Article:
takes around three to six months for plastics to decompose that are made from hemp. So, if hemp is used as a material for producing plastics then these can be decomposed or will decompose in a relatively short time. This will be beneficial for the environment land, sea and forests.

Versatility: One of the significant benefits of hemp is its versatility, it can be
turned into anything of any shape. Some greatly used products or components that are usually made from plastics can also be made from hemp. This includes
car parts, plastic toys and bottles most importantly.

Strength and weight: Hemp can produce stronger and more durable plastics. It is also lightweight which is a great advantage. So, more durable items can be used for a longer time and thus will reduce the need to be reproduced more often.

Recyclable: Recycling is very important for improving the economy and the environment. Hemp takes around six months to decompose, making it easier to recycle. Plastics cannot be recycled as efficiently as hemp plastic.

Reducing pollution: The most important benefit that hemp can bring is improving overall pollution. Fossil fuel is used for the plastics that we use on a daily basis. It contributes to climate change issues whereas the process of growing hemp increases the amount of oxygen in the environment.

As we can see. Hemp is a better alternative than plastic in the long run. So, we should consider using plastics from hemp.

The UK farmland likely to be converted into forests

Scientists recommend to create place for wildlife and woodlands to fight climate change.

The scarcity of the climate change has impacted the UK a long time back and they are still trying hard to fight the issues. A recent study has shown that the need of calories and protein can be met without the need of farm animals. Mainly, the farmlands were vital for meeting the needs of the protein and other health benefits coming from mostly meat. The study is a
great news for tackling the climate change problems.

Many people are also eating a plant-based diet already which has also added to the good cause of converting the farmlands. A study in Harvard has also found similar results and it is said by the experts that the UK is able to sustain comfortably if a portion of the farmlands is converted into forests.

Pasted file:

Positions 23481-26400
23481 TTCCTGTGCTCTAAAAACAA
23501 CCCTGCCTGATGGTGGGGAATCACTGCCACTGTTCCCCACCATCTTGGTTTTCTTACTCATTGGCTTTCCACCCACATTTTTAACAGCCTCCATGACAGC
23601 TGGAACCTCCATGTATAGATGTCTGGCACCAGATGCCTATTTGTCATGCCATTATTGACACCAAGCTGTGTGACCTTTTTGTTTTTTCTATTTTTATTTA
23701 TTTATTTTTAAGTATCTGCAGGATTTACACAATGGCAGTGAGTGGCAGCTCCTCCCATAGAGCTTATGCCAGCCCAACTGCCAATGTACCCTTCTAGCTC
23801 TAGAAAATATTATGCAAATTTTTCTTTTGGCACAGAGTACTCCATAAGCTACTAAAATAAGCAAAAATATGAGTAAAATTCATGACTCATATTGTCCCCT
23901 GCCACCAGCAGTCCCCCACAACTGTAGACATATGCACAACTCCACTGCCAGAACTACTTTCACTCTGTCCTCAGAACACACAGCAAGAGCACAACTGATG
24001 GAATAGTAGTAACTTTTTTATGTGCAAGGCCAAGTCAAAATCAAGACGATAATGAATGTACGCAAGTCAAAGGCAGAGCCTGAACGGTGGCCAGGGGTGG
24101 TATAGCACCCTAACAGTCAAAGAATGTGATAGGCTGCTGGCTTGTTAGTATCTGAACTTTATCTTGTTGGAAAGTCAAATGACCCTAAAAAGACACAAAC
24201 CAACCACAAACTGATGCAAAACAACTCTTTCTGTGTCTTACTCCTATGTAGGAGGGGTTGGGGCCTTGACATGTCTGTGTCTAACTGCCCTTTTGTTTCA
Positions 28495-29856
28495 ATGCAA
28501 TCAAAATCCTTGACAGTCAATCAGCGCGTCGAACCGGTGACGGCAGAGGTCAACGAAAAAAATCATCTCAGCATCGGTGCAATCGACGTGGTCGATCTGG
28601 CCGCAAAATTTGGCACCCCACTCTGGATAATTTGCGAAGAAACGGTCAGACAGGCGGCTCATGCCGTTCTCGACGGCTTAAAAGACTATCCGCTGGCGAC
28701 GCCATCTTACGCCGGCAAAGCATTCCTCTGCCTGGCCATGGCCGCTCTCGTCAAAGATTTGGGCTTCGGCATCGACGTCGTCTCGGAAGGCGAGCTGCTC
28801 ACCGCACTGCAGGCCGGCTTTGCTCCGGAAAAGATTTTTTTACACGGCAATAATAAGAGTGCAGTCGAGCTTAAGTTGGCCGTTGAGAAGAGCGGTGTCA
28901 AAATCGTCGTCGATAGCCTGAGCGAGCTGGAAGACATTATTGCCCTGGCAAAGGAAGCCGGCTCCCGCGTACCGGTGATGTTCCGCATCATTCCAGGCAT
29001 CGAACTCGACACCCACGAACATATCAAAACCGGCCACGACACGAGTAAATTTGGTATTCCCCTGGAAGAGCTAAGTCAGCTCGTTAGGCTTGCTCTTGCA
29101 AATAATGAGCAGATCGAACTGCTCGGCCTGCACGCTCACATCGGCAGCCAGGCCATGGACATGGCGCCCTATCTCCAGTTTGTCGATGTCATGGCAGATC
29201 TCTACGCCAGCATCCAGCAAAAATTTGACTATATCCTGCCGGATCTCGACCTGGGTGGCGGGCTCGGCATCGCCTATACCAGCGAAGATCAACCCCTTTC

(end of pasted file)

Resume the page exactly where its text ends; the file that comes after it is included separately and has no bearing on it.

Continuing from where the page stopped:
The easiest and at the same time the most sensible way to fight the pollution due to climate change and the lack of forestland is to increase the number of trees and wildlife. This can be achieved by creating more and more lands habitable for the wildlife and suitable for growing tress. Because going green is undoubtedly an amazing and extremely effective way to tackle these problems. Scientists have also advised the UK government to do the same.

Prof. Boyd has become vegetarian and said that this change will help in reducing the animal lands and the amount of carbon di oxide and increase the number of trees. He says, “We need a large, radical transformation and we need to do it quickly, in the next decade. You can tick an immense number of boxes simultaneously.” He further said, “Farmers argue that uplands and pasture where livestock are reared cannot be used to grow crops. But Boyd said: “It would be much better to store carbon and water, grow trees and make the land available for people to improve their health and welfare.”

He continues, “I know there are big companies looking at how to really scale this up. Most of the livestock production in the UK is unprofitable without public subsidy. The public are subsidising the production of livestock to produce huge environmental damages, all the way from greenhouse gas emissions to water pollution. Why should we continue to do that? It’s not sensible. If anybody asked me: If there is one thing, I can do to help save the planet, what would it be? I would say just eat a lot less meat. It’s the easiest thing to do. I’ve done it. Freeing up 50% of the land would probably result in a reduction in the amount of livestock by about that amount, because it would be mostly livestock land we would be taking out of production. This proposal is not about being negative about farmers. It’s about being positive about their futures and helping them to adapt and continue providing support for society, but in a different way from in the past.”

NFU’s deputy president Guy Smith said as a response to Boyd’s proposal, “Urgent action is needed to tackle the climate emergency. British farmers are already some of the most sustainable in the world. For example, the beef produced in Britain is already 2.5 times more efficient than the global average. And they are committed to doing even more.”

He further said, “However, we will not halt climate change by curbing sustainable, British production and exporting it to countries which may not have the same climate ambition as we do here.”